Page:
So that’s how we found ourselves on Poo Poo Point, propping that portly thing up to pose for the classic Norwegian motif, Moose in Sunset. It was a silly, excellent way to spend a beautiful early summer’s eve. Also – according to JK – it would be a great way to pick up chicks – single males, take note!
My favorite part of the night was when our friend’s fetch-obsessed dog, Ada, dropped her stick at Karl-Heinz’s feet and patiently waited for him to throw it.
I was quite amoosed.
– Poo Poo Point | 3.5 miles | 1750 feet elevation gain –
*That’s right, he has a name. And a facebook page.
June 4th, 2013
Let’s start with a bit of blog maintenance: first of all, I have no idea why my RSS thing keeps pulling up really old (like ’07 old) posts – sorry if you’re seeing outdated posts in your feed reader! Also, I miss posting more regularly…so I’m going to try to do that. Oh, and I’m a member spotlight over on tmber.com, a very cool Pacific Northwest hiking site, so if you wandered over here from there, welcome, and if you haven’t heard of TMBER before, go check it out.
After spending Saturday running errands and working in the garden, JK and I drove up the Mountain Loop Highway on Sunday to run (what I could of) the Elliot Creek Trail to Goat Lake.
The lower trail is beautiful, and, from what I gather, less crowded than the upper trail. We ran alongside the creek through a lush forest, admiring the greeness of it all. We hardly met anyone on the hike in, so Wellie and Basil got to run off leash, usually staying ahead with JK, the honorary greyhound.
Eventually we hooked up with the upper trail, an old logging road turned alder allée, before entering the Henry M. Jackson Wilderness and finally gaining some real elevation up to the lake. I wasn’t able to run those switchbacks, so I had lots of time to gawk at the huge cedars that lined the trail. The last time we hiked this trail, I felt just about ready to defect and leave Washington for good, but now I am massively in love with this state and our life here. I guess that’s what happens when you try to blame your depression on your location, foolishly thinking you would magically be happier somewhere, anywhere, else.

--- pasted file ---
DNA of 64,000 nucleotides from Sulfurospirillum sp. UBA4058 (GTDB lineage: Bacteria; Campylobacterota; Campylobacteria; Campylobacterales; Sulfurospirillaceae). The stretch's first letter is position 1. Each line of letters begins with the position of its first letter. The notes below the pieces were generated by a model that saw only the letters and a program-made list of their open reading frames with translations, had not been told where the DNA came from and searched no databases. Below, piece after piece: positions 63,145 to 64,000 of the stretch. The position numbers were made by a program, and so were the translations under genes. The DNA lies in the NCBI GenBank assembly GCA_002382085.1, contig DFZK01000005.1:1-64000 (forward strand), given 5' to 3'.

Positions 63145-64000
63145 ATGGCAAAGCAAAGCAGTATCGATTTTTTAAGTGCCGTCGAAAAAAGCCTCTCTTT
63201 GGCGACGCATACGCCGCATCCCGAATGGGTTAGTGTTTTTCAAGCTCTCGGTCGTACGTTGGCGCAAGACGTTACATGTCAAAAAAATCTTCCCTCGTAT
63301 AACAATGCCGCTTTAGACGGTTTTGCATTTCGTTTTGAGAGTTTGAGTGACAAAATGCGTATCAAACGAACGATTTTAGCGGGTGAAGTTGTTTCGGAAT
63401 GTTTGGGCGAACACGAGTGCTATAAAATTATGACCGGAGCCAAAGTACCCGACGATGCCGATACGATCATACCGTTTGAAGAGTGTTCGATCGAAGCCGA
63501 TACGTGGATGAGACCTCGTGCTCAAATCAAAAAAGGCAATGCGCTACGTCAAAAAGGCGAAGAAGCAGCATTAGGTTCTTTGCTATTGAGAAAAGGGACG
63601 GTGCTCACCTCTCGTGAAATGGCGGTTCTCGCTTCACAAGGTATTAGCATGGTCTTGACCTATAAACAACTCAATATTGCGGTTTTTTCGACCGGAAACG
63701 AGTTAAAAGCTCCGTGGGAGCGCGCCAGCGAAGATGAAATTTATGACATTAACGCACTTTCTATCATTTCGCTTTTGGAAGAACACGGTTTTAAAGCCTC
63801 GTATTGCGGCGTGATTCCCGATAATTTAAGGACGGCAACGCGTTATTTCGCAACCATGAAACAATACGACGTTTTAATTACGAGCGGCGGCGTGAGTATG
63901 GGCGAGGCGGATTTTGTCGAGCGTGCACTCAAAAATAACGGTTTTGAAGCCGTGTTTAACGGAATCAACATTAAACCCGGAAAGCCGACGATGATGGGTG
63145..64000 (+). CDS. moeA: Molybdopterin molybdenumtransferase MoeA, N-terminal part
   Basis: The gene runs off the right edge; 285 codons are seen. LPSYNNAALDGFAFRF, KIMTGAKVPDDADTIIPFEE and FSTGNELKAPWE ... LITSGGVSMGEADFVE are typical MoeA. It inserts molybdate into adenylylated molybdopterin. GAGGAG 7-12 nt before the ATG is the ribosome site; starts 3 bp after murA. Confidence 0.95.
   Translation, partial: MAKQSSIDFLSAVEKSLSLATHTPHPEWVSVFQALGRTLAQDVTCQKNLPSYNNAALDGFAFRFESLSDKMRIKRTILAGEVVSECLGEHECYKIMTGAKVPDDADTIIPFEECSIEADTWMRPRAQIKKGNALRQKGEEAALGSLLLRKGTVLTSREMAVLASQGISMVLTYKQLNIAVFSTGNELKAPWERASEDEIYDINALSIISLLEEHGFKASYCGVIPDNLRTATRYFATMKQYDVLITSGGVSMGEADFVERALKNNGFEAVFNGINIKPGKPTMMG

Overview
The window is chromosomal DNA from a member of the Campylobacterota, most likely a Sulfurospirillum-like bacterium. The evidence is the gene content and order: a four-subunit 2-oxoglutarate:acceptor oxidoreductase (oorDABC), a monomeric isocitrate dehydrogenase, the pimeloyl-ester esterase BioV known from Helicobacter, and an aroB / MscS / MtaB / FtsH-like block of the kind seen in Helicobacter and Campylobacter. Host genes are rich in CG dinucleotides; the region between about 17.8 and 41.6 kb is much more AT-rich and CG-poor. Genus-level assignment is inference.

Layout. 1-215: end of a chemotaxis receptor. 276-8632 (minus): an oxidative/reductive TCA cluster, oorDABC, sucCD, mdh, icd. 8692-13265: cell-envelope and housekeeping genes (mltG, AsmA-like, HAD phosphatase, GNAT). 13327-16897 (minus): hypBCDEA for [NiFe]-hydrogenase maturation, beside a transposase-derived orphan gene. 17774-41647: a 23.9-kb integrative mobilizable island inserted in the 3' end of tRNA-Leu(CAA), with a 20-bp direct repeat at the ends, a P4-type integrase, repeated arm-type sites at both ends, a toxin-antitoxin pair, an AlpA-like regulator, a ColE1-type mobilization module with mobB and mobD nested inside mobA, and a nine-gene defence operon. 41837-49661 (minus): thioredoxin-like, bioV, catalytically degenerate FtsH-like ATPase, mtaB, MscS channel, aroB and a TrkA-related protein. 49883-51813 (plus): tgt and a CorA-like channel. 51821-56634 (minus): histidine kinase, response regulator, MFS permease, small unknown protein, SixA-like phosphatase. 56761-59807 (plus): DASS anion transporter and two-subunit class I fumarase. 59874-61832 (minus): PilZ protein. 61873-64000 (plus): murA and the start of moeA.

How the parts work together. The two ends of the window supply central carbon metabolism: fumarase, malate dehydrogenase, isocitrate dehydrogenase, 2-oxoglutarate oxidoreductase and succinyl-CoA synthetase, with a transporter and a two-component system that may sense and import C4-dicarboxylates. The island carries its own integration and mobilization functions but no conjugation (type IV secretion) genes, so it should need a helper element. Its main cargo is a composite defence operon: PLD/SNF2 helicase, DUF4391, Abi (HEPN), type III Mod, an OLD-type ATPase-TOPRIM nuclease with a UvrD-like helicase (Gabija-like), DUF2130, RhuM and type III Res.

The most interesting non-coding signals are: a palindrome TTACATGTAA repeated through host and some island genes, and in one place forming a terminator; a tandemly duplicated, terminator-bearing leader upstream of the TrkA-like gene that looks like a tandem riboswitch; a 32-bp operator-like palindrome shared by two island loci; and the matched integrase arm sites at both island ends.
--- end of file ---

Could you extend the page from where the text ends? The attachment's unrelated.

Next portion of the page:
While the clouds have thankfully cleared in my head, they had yet to lift over Goat Lake, hiding the mountaintops and nixing the idea of swimming. We didn’t care; we were so high on endorphins that any view would do.
We split a sandwich and ran back down the trail, this time dodging big groups of hikers. This is a very popular hike, so come early. Luckily the two trails help disperse the masses, and once we hit the lower trail, we were pretty much alone again – not that anything could have ruined my runner’s high anyway.
– Goat Lake | 10 miles | 1400 feet gain –
We had packed a cooler full of watermelon to enjoy back at the car, but since the sun never really came out to dehydrate us, we drove over to the Big Four picnic area to eat it there instead – with a side of excellent views.
To round out a perfect Mountain Loop day, we stopped at our favorite farm stand outside of Granite Falls to pick up produce to barbecue in the afternoon. I think summer has arrived and I know I love it.